Fort McMurray wildfire: Airport in danger, state of emergency declared, 2 die amid mass evac
READ MORE: Engulfed by fire: Tens of thousands evacuating from Alberta blaze in Canada (PHOTOS, VIDEOS)
The latest update from Municipal Affairs Minister Danielle Larivee revealed that the fire is raging in residential areas, while crews face very challenging and volatile conditions.
The blaze has now spread to 10,000 hectares.
Alberta Premier Rachel Notley said that around 1,600 homes have been destroyed in Fort McMurray so far. A boil-water advisory has also been issued for the region due to the possibility of contamination and all flights in and out of Fort McMurray airport have been suspended.
A pic of what trying to leave Fort McMurray looks like right now pic.twitter.com/ESE7bzPkx1— chester (@ccccrystal__) May 4, 2016
The mass exodus caused by the fire has been described as the largest evacuation in Alberta’s history, with one fatal traffic accident reported that killed two people on secondary highway 881, which has been designated for evacuees.
Larivee added that it is not yet known whether the accident was in any way connected to the fire.
The fire has reportedly crossed the intersection of Highways 63 and 69, which means that evacuating traffic can no longer pass northbound or southbound.
The fire is reportedly getting close to the Fort McMurray International Airport, while a residential community near the airport has already been evacuated. Images from the scene reveal creeping heavy smoke.
The Regional Municipality of Wood Buffalo confirmed that the fire is heading towards the airport.
The municipality also released estimates of potential damage. The Waterways and Beacon Hill neighborhoods look to be the worst hit, with 90 percent and 70 percent of the houses there, respectively, projected to be lost.
Meanwhile, Notley began working with the Federal Government to plan measures to be taken once the fire is under control.
“We’ve begun conversations with our federal partners about work that will need to be done with respect to restoration and recovery, once the fire is brought under control.”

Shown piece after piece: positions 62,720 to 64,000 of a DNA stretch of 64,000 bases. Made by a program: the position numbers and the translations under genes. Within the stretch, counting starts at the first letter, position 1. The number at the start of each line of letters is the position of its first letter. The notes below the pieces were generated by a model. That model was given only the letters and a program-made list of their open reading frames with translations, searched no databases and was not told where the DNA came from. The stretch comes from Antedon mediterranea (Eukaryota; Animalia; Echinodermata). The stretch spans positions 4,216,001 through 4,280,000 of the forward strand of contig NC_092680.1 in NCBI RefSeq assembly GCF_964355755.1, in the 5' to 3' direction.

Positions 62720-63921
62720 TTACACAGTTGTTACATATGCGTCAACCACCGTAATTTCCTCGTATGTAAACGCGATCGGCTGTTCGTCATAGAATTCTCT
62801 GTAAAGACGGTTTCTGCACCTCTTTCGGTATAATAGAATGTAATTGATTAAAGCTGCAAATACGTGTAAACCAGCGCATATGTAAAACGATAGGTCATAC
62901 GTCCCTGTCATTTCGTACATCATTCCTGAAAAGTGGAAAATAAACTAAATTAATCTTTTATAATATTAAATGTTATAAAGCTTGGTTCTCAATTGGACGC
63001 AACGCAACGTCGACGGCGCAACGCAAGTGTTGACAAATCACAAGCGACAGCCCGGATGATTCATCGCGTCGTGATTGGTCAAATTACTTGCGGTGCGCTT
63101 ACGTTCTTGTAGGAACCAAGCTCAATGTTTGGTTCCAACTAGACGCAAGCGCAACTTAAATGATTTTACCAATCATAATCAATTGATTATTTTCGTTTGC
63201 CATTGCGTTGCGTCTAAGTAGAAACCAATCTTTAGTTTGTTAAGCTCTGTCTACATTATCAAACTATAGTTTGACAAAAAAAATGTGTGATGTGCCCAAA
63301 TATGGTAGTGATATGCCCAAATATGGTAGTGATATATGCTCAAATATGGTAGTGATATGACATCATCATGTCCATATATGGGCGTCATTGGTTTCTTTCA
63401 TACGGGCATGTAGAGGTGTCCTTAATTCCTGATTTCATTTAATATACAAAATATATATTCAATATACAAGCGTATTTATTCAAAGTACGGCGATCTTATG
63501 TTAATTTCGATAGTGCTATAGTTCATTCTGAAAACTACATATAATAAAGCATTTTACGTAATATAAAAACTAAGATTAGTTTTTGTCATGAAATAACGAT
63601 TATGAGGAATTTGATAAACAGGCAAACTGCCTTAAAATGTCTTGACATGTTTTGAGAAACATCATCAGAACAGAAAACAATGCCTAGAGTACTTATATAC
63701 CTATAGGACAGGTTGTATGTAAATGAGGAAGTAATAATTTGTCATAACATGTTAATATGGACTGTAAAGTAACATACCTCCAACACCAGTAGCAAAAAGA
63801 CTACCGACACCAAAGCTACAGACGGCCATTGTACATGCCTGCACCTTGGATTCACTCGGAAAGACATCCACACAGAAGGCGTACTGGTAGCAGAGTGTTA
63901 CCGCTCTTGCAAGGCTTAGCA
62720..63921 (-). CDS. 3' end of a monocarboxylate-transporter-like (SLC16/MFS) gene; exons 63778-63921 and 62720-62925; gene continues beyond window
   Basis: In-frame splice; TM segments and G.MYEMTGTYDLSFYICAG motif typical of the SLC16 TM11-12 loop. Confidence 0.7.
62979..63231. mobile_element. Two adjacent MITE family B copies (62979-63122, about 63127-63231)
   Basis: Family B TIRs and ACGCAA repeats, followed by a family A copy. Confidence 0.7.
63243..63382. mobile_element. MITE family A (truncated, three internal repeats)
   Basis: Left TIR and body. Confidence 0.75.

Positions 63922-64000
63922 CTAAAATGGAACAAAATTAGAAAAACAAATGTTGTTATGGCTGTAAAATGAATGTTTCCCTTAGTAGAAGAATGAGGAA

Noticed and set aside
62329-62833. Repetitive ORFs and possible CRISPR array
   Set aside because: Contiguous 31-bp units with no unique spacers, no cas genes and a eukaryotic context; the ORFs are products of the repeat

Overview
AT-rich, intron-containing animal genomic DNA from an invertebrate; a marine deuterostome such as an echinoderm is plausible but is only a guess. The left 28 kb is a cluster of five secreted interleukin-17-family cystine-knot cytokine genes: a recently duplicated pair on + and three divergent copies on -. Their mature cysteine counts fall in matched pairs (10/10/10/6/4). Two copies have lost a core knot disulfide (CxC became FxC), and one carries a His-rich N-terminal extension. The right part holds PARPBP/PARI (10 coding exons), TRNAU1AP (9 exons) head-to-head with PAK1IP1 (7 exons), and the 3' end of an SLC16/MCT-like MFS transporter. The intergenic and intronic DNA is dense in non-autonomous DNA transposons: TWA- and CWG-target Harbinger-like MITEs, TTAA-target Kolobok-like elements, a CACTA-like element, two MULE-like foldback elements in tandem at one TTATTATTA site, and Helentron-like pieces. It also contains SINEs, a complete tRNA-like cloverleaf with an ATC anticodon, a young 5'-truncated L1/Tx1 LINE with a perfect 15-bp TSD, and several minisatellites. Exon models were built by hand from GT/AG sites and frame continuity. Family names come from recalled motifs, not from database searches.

The Canadian military has dispatched helicopters and transport planes to help out with the massive wildfire.
The cause is still unknown, but investigators have said the blaze originated in a heavily forested area just south of the Athabasca River, southwest of Fort McMurray. Authorities are calling it the “Horse Creek Fire.”
Senior wildfire manager Chad Morrison said at a briefing that it would be another couple of days before any concrete evidence surfaces on what started the wildfire.
“At this time of year, human causes are generally what we see, but we’ve also had lighting fires early in the season, so at this point we’re working with investigators,” Morrison said.
Many volunteers, municipalities and private companies have stepped forward to help the evacuees.
A non-profit organization called Northlands has set up a reception center at the Expo Centre in Edmonton that can accommodate up to 1,300 people, with medical staff readily.
The Edmonton Humane Society is present at the site to help evacuees deal with their pets.
The Canadian Red Cross has stepped up by taking in donations, while Edmonton’s Food Bank is busy distributing food to evacuees.
Fort McMurray residents with car troubles are being offered free services, such as tire changes from Fountain Tire, while ordinary locals have flooded social media with offers to help stranded motorists.
Some local banks have even gotten involved, with the Bank of Montreal introducing deferrals on loan payments to customers affected by the fire.
People flee just with ‘clothes on their back’
Many Fort McMurray residents have been in a state of shock since rushing to evacuate, leaving all of their possessions behind to be possibly lost in the fire.
“I’m just so scared for my city,” Krista Balsom, who was forced to quickly evacuate with her husband and daughter on Tuesday, told the Calgary Herald. “I’m just so nervous for everyone else and so scared for what my city is becoming as we speak.”
Many took to Twitter to post accounts of their “harrowing” evacuation journeys online.
As some were driving out of the area on the very brink of a huge fire wall, they saw helicopters dropping water right on top of municipal buildings that had caught fire nearby. “There is a huge amount of surrealism and a massive amount of adrenaline. It just feels like a movie,” Mallory Hood told the newspaper.
Dwayne Roth, the CEO of the Fort McKay Metis Community Association, said that some people were arriving at the emergency centers with just the “clothes on their backs.”“We don’t have much, but we’re certainly trying our best to help as much as possible, and we certainly need more help.”
Health and Safety professional Jenine, posted: “We had to run from our home with nothing. Had to abandon our car. Our neighbors picked us up. #ymmfire we are out of Abasand!”
We had to run from our home with nothing. Had to abandon our car. Our neighbours picked us up. #ymmfire we are out of Abasand!— Jenine (@JHauk84) May 3, 2016
Some described feeling literally sick upon realizing that their relatives’ houses had burnt down.
My cousin's house has burnt to the ground in the fire in Fort McMurray, sick to my stomach.— Michelle Hall (@kaddle) May 3, 2016